Friday, April 1, 2011

Kak molody my byli

I knew this would happen. All it took was one new Dmitri Hvorostovsky song (that stunning a capella number, “Farewell, Happiness”) to set me off, and I’ve spent the entire day listening to him, and coming across all these new songs. New to me – they’re hardly new to anybody familiar with Russian folk music as I once was. I’m experiencing a moment of nostalgia reliving the days when I sang with the Russian Choir in the (U.S.) Army Language School, and used Russian music as a hook to sanity.

This love of Hvorostovsky is bringing it all back with a vengeance. Something about the “Russian soul.” Used to laugh at it in Russian School. All so terribly contrived, we thought it was. So much excessive gushing. Such overconfidence that you hold the only key to honest emotion, we used to sneer at the Russians all around us.

And now, as it floods back into my life decades later, it comes without the youthful need to ridicule. It just comes straight in and I’m a believer. Thanks, I am convinced, to Dmitri Hvorostovsky.

Never lost it entirely. I fell in love some years ago with a Russian song, “A Million Roses” sung in a Japanese version by Kato Tokiko, and that set me off for years as a fan of her music. I now have all her albums. You may remember my fascination with Alla Pugacheva.

The point I’m trying to make is that Russians can do schmalz like few on the face of the earth and when you're young, and being cool is just about everything, this is worse than camp. It's plain ridiculous. But I'm plugging into different parts of this whole, and perhaps that's why this song about how the world looked when we were young is speaking to me.

As with all sentiment, the line between deep emotion and shlock is very thin and culturally determined. What makes some sneer makes others weep. Russian sentimentality is like that. When it's bad, it's horrid. But the flipside of that is also true. When it's good, as I think Hvorostovsky demonstrates, it can be very very good indeed.

Case in point.

There’s this song designed to wring every tear out of the dryest of tear ducts. It’s called “How Young We Were” (“Kak molody my byli” in Russian). You can write the lyrics yourself. Just imagine an old person longing for his or her youth, and remembering all that was, when times were better and we had the energy, the innocence, the faith to enjoy it. The key phrase is “Nothing on earth ever disappears entirely, what we had in our youth lives on…” Your eyes are welling up already, right?

If you go to: http://www.mp3.pervii.com/en/lyrics/57650.htm
and click on “Find a clip on YouTube” it will lead you to this song sung by a number of performers, including Hvorostovsky. There’s Aleksandr Gradskiy, Ivo Bobul and, for those of you who read Georgian, თამარა გვერდწითელი, the Georgian singer, Tamara Gverdciteli, sometimes referred to as the “Russian Edith Piaf.” (I just work here. Don’t ask me.)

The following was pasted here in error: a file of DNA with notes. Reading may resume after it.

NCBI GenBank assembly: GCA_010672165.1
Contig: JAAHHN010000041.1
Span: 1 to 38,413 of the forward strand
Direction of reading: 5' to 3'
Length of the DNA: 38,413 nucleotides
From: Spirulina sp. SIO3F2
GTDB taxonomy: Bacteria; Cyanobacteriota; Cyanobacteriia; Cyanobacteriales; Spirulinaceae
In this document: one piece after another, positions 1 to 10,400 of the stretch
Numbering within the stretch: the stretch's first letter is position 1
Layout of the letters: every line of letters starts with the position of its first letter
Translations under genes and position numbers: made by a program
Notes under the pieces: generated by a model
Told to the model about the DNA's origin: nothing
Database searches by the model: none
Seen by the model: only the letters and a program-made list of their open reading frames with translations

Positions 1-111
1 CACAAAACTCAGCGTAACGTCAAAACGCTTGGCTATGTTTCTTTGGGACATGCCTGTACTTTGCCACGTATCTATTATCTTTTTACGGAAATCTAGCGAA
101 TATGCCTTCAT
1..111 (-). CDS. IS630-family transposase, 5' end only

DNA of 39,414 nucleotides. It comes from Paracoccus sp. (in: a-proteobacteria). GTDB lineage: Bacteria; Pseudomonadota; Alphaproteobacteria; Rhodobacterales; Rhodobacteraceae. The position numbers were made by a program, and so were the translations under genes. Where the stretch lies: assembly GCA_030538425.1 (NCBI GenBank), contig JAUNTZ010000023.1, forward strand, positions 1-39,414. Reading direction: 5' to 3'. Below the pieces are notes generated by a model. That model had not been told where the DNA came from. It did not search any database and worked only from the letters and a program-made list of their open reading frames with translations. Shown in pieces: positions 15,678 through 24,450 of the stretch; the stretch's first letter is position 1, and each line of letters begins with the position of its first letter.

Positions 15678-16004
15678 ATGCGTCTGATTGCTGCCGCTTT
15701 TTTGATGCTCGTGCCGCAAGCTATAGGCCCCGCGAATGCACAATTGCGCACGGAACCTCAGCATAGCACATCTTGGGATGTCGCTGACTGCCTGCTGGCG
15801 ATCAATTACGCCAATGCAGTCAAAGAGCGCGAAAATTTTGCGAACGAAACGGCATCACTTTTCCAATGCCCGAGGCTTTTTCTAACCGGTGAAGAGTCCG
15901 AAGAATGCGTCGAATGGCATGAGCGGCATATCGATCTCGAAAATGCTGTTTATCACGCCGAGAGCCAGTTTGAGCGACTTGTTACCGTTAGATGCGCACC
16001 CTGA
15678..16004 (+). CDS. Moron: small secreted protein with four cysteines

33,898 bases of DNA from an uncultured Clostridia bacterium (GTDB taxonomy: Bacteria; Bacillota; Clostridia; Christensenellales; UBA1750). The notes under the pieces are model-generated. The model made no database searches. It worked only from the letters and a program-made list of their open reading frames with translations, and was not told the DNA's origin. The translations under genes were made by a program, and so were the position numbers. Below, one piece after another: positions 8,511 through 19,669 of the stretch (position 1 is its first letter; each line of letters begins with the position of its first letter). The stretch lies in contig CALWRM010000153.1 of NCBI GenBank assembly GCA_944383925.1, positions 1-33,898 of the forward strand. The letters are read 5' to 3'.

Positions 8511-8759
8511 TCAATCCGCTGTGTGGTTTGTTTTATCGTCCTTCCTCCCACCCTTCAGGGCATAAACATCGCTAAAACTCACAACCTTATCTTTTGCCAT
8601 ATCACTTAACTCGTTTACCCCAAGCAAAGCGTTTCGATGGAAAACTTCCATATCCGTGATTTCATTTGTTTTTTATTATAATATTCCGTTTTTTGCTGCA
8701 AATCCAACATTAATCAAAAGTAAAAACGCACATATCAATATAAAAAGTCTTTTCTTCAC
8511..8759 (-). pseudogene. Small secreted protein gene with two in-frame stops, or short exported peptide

Check out a minute or more of the Aleksandr Gradskiy version, since this is probably his signature song. As was the case with the Alla Pugacheva performances, the staging and production values are pure Walt Disney on an LSD trip.

When you’ve had enough, take a 12-minute break and study the use of the Russian dative case with Victor Dmitrievich Huliganov. (Apparently his real name – a man named Hooligan.) Victor will explain how it is that “everybody in the room gets kicked into the dative case” at times, and how sometimes “too hot” is good – like if you’re in a sauna, or something.

If twelve minutes of this are more than you can take, and you want to skip the grammar lesson, fast forward to Minute 9:22 where Victor translates the words of “Kak molody my byli – How young we were.”

He then provides a sung version. In chipmunk.

There's a risk, of course, that you may never be able to hear this song, even when sung by Hvorostovsky, with a straight face.

But give it a try. My man Dmitri has great powers. Even to overcome such as this.

For those of you who do Russian karaoke, the original is available at:

http://www.karaoke.ru/song/6615.htm

Or you can read along in transliteration, which I've provided at the end here.

You’ve seen what Russian shlock looks like.

Now watch the white haired god do it.

http://www.youtube.com/watch?v=Rkz0RAxShqI






Kak molody my byli
Oglyanis, neznakomyy prohozhiy,
Mne tvoy vzglyad nepodkupnyy znakom...
Mozhet, ya eto, - tolko molozhe,
Ne vsegda my sebya uznaem...

Nichto na Zemle ne prohodit bessledno.
I yunost ushedshaya vse zhe bessmertna.
Kak molody my byli,
Kak molody my byli,
Kak iskrenne lyubili,
Kak verili v sebya!

Nas togda bez usmeshek vstrechali
Vse cvety na dorogah zemli...
My druzey za oshibki proschali,
Lish izmeny prostit ne mogli.

Nichto na Zemle ne prohodit bessledno.
I yunost ushedshaya vse zhe bessmertna.
Kak molody my byli,
Kak molody my byli,
Kak iskrenne lyubili,
Kak verili v sebya!

Pervyy taym my uzhe otygrali
I odno lish sumeli ponyat:
Chtob tebya na zemle ne teryali,
Postaraysya sebya ne teryat!

Nichto na Zemle ne prohodit bessledno.
I yunost ushedshaya vse zhe bessmertna.
Kak molody my byli,
Kak molody my byli,
Kak iskrenne lyubili,
Kak verili v sebya!

V nebesah otgoreli zarnicy,
I v serdcah utihaet groza.
Ne zabyt nam lyubimye lica.
Ne zabyt nam rodnye glaza...

Nichto na Zemle ne prohodit bessledno.
I yunost ushedshaya vse zhe bessmertna.
Kak molody my byli,
Kak molody my byli,
Kak iskrenne lyubili,
Kak verili v sebya!

1 comment:

peter cattano said...

The "White god" was a tremendous hit at Carnegie on 2/17. Played to a sold out audience and they loved him. What's not to love. He's got it all.